When there is a humanitarian disaster, the UN activates the “clusters” or groupings of “UN agencies, non-governmental organizations (NGOs) and other international organizations around a sector or service provided during a humanitarian crisis,” according to the website for the UN Integrated Mission to Timor-Leste.
The Cluster System was implemented beginning in 2009 by the UN’s Inter-Agency Standing Committee (IASC), a UN coordination mechanism. In Haiti there are 12 Clusters which have about 40 to 60 agencies and NGOs in them.
Immediately following January 12, there were up to 70 or 80 Cluster meetings a week, many or all at the U.N. “Logistics Base” or “Log Base” near the airport. Now there are 40 to 50, mostly at the city and town level, with a national meeting once a week or once every two weeks.
While the Cluster coordinator is always from a large NGO or multilateral agency, as the emergency phase subsides, local government ministries and agencies are supposed to take over leadership, so they can coordinate and eventually direct the intenational agencies and NGOs.
But in Haiti “that has not been the case,” according to Jolanda van Dijk, an “Inter-Cluster Coordinator” who works for the Office of Humanitarian Affaires, OCHA.
Instead, at the national level at least, the Haitian government has been slow to integrate the process.
Sometimes that is because there is not a clear Haitian counterpart to a Cluster’s focus. For example, while the Ministry of Social Affairs does have a small housing agency, there is no “Ministry of Housing.” Nor is there a clear ministry that could step into the “Camp Coordination and Camp Management” Cluster focus.
Van Dijk said the Clusters also share part of the blame.
“A couple of months into the disaster, we realized that Log Base is like an island. It is very far, it’s very isolated,” she said.
UN soldiers also restrict access and Haitians reported regularly being turned away.
Now, many Clusters hold meetings at the municipal level, but a review of meeting minutes posted online, and investigations in the field indicate that for most Clusters, the ministries or national agencies are not yet in charge.
The exception is the Water Sanitation and Hygeine (WASH) Cluster, held up by all – van Dijk, Cluster staff and Haitians who know about it – to be “the best” Cluster.Meetings are coordinated by a staffer from the National Directorate for Water Supply and Sanitation (DINEPA) and they are held in the relevant city or town.
But in general, the transition over to ministries has been much slower in Haiti than than in other countries, van Dijk said.
One reason is magnitude of the catastrophe and the fact that “seven of 11 ministries collapsed,” she noted.
But another might be the fact that many meetings are still held in English and at the Logbase, according to Pierre Gary Mathieru, director of the National Coordination for Food Security, which is part of the Ministry of Agriculture. Many of the documents produced by the Clusters are also in English only.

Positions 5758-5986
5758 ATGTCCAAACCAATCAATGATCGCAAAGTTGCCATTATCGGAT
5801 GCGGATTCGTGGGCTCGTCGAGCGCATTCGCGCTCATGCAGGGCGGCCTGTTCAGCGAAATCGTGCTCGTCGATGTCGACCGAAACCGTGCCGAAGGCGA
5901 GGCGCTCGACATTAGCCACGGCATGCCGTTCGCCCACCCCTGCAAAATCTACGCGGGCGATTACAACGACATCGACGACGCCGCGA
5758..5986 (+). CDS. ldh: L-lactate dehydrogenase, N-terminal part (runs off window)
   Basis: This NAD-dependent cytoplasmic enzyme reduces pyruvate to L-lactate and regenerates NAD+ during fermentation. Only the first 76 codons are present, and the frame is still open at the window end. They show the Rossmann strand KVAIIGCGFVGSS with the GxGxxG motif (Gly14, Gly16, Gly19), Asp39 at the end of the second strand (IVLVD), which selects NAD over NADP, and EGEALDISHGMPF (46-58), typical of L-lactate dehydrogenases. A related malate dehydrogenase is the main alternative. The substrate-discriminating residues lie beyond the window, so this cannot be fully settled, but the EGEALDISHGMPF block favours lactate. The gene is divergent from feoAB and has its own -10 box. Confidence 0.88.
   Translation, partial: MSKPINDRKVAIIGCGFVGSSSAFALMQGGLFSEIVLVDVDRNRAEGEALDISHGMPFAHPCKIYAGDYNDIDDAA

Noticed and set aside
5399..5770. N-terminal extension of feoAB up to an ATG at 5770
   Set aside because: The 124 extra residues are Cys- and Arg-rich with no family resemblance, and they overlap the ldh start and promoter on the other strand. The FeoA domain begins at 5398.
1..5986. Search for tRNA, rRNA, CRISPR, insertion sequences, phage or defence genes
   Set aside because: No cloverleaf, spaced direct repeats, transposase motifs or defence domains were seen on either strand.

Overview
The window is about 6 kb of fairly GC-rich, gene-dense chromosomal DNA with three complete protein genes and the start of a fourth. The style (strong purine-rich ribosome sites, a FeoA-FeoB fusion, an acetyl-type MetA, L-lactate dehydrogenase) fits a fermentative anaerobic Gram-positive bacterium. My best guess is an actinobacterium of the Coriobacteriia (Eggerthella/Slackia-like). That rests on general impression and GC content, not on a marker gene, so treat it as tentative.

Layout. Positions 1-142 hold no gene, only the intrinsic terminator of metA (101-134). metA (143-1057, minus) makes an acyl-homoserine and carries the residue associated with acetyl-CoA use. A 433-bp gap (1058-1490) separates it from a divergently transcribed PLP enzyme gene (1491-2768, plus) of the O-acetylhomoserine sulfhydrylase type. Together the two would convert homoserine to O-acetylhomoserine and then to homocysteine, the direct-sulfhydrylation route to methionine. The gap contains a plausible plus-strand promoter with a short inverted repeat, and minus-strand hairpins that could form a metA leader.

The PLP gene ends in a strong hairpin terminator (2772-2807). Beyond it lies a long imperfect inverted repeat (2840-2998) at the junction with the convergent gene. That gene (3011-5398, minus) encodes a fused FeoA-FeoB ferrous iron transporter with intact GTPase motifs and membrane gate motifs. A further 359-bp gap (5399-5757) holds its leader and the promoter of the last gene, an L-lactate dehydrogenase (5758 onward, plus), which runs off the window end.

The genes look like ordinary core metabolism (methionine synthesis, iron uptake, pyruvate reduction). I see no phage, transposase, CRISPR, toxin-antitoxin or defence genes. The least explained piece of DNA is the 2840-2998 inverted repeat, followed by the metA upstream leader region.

“I won’t go to meetings anymore because I am in Haiti, and I can’t accept that foreigners are coordinating the Clusters,” Mathieu told Haiti Grassroots Watch.
Mathieu agreed that the government didn’t have the capacity to coordinate all the agencies and NGOs right after the earthquake. But now, he said, “it’s time for the government to take charge… Strategic decisions should be made by the state, and then the NGOs can follow that strategy.”
Of course, the government needs to step up the plate also, Mathieu noted.
“Clusters are useful, they present people to share information,” he added. “But the national government needs to take over now.”
A recent memo that Haiti Grassroots Watch obtained indicates that there is some doubt the ministries are up to the task.
The document, titled “Draft Transitioning the clusters” and dated September 28 and apparently compiled or written by Inter-Cluster Coordinator Tania Bernath, who works with van Dijk, runs through the 12 Clusters and makes assessments of the involvement of the relevant government ministry or agency.
The government seems to have a “lack of understanding of cluster system across most clusters,” the document notes and adds that there are “many examples of lack of coordination among and between government at different levels…”
Regarding the Protection Cluster, which is related to human rights, there is “very little interaction with government structures.”’
And related to the Camp Coordination and Camp Management Cluster (CCCM), there is a “lack of national governmental involvement in cluster,” the document notes.
Van Dijk said she and other Cluster staff know that the inclusion and eventual hand-off of the Clusters to the relevant national agencies is important.
“We very much want the Haitian government to be involved,” she said.
The weeks and months ahead will tell if and how the planned integration and hand-off will take place.
Criticism from Mathieu and others echo earlier critiques which came from the very office that launched the Cluster System a year ago.
In its six-month report on the earthquake response, the IASC criticized the agencies and the NGOs for their failure to include local authorities, noting that “the international humanitarian community’s engagement with Haitian civil society and local authorities, and their inclusion in common coordination mechanisms” could have been improved.
The report noted that if it “[h]ad this been achieved in a more systematic manner, it would have significantly improved the humanitarian community’s understanding of the operating context, and contributed to a more sustainable provision of assistance, as well as local and national capacity-building.”
Three months have gone by, but it appears as though the Clusters still have a way to go.
The story was first published in haitigrassrotswatch.org

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